SalemNews.com, Salem, MA

March 1, 2013

Does my child have ADHD?

Dr. Kate's Parent Rap
Dr. Kate Roberts

---- — Q: My 5-year-old son’s teacher told me that my son has ADHD. Can they even determine this, and what should I do?

A: Many parents that visit my office report that they have been asked by teachers, friends, extended family and neighbors about whether their child has ADHD. You are correct to question, “Who really can give this label to my child?” Attention deficit hyperactivity disorder is only formally diagnosed by medical or health professionals. That being said, let’s assume your child’s teacher is raising concerns with your son’s best interests in mind. What is most important is that you realize two things. First, you know your child better than anyone, and second, children develop at different rates. For example, many children under the age of 8 with or without ADHD cannot focus and sit still in a classroom for six hours at a time.

With that perspective, go ahead and schedule a conference with your child’s teacher and the guidance counselor or school psychologist to hear what they have to say. The conference should have two main objectives. First, you want clarification regarding the specific behaviors that are concerning the teacher: “What exactly is your son doing?” Second, you want to find out, “How is the teacher managing those behaviors in the classroom?”

The behaviors that (may) reflect ADHD include difficulty with the following behaviors: attending to details, sustaining attention, listening and following directions, keeping track of items, following daily routines, and transitioning from one task to the next. In addition, some children with inattention also display hyperactivity such as being overly active, restlessness, fidgety and impulsive, with frequent blurting-out behavior.

Be aware that although ADHD behaviors can mimic behaviors that are often described with terms like disruptive, acting out and noncompliant, ADHD-like behaviors are a result of either normal development for younger children or, if ADHD is truly present, the ADHD condition and not a conscious attempt to disrupt.

In the classroom, there are two levels of behavior management. First, there is overall classroom management, i.e., “How structured is the classroom?” For ADHD children (and most 5-year-olds in kindergarten today who are asked to sit and listen for long periods and learn reading and writing), highly structured classrooms are the most successful for academics. Examples of highly structured classrooms include a strict daily routine that can be internalized by students, allowing them to have a sense of control over their world. In addition to the overall classroom management, children with ADHD-like behaviors benefit from a positive behavior plan. Examples include ignoring negative behaviors, and addressing one problematic behavior at a time through positive rewards (a sticker for every time he raises his hand instead of blurting out). At home, you can implement similar programs.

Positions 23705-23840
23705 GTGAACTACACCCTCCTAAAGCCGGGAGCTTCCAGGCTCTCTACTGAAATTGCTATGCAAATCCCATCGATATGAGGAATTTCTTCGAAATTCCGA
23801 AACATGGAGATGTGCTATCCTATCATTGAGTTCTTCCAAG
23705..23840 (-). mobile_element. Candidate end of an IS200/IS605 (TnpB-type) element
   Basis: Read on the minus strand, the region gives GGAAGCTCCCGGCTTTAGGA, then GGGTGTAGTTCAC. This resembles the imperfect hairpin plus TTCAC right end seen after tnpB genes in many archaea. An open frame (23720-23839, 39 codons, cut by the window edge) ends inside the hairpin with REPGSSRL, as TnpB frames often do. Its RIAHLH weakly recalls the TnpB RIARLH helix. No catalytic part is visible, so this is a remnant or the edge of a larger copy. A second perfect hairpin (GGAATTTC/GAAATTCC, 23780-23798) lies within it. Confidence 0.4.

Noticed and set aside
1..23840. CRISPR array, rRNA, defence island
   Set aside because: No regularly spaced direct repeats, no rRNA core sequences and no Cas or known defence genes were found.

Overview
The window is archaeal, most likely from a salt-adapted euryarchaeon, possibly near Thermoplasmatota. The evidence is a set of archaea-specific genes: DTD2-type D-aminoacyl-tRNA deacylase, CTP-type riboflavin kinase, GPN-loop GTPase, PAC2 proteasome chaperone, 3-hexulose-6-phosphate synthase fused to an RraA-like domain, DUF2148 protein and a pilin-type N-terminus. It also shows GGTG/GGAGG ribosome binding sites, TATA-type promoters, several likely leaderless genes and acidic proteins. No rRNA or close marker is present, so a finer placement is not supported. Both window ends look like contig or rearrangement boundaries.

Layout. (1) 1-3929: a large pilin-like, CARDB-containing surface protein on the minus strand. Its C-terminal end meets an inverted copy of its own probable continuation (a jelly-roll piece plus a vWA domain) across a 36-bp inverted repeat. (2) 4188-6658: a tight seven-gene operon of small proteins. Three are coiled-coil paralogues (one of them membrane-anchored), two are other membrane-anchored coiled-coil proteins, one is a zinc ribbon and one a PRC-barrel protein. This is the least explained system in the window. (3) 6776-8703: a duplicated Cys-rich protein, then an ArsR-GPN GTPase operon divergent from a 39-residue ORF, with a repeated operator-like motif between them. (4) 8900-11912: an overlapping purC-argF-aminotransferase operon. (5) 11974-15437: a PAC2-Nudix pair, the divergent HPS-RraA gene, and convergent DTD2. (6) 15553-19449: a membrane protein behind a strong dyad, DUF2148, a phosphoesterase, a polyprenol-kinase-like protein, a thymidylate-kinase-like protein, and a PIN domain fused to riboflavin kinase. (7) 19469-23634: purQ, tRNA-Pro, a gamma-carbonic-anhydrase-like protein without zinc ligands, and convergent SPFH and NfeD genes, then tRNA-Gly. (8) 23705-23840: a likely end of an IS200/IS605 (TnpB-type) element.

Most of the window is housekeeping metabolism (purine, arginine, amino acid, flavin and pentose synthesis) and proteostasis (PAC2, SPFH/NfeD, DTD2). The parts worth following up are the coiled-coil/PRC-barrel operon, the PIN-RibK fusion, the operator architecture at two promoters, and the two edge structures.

Plan a conference at the school in four to six weeks to follow up on what is working and what is not. You can always make an appointment with the pediatrician to discuss the behaviors that are interfering with your child’s success at school.

Parenting tip: A strong adult-child rapport is essential when motivating children with ADHD or ADHD-like behavior to learn to control their behavior. The most important thing for children who struggle with ADHD is how it impacts the development of their self-esteem, not their performance. If your child feels capable, that will reflect in their performance over time.

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Dr. Kate Roberts is a psychologist and parenting strategist with offices on the North Shore. Stay tuned for future columns that will address overnight camp and MCAS stress. Your questions can be answered at kate@katerobertsandassociates.com. Visit drkateroberts.com to learn about New Reality Parenting.